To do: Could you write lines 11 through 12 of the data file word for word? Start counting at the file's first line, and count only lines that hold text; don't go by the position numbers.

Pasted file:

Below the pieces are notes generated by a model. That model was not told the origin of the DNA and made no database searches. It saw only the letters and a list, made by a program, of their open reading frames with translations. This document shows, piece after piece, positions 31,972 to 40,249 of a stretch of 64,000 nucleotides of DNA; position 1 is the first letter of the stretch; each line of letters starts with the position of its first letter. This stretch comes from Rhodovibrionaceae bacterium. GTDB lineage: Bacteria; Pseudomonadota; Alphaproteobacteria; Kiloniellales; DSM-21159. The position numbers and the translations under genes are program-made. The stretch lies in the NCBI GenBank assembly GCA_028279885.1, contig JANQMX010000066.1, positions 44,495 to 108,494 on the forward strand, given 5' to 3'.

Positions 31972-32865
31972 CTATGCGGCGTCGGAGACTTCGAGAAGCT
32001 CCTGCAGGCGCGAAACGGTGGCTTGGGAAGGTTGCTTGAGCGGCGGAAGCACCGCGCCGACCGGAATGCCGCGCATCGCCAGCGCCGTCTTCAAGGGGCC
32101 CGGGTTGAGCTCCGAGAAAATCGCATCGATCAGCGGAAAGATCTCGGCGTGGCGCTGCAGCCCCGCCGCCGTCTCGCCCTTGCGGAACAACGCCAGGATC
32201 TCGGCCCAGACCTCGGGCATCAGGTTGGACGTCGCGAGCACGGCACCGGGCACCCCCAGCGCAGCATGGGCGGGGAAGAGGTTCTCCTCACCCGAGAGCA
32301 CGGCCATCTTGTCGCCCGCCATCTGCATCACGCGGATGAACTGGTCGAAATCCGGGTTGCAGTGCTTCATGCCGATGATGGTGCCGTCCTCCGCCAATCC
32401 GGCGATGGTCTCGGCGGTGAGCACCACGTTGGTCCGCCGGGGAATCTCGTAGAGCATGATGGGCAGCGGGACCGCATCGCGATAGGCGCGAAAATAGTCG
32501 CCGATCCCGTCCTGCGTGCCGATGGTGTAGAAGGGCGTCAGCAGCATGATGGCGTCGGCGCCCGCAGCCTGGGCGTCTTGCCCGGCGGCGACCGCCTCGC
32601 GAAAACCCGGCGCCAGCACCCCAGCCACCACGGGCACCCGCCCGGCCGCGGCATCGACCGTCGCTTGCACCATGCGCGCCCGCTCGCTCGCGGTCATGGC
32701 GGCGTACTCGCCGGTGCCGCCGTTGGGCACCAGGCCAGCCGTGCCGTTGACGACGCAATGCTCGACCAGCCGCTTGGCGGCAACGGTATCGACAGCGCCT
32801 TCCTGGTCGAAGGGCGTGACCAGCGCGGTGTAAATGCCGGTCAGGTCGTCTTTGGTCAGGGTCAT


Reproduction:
32701 GGCGTACTCGCCGGTGCCGCCGTTGGGCACCAGGCCAGCCGTGCCGTTGACGACGCAATGCTCGACCAGCCGCTTGGCGGCAACGGTATCGACAGCGCCT
32801 TCCTGGTCGAAGGGCGTGACCAGCGCGGTGTAAATGCCGGTCAGGTCGTCTTTGGTCAGGGTCAT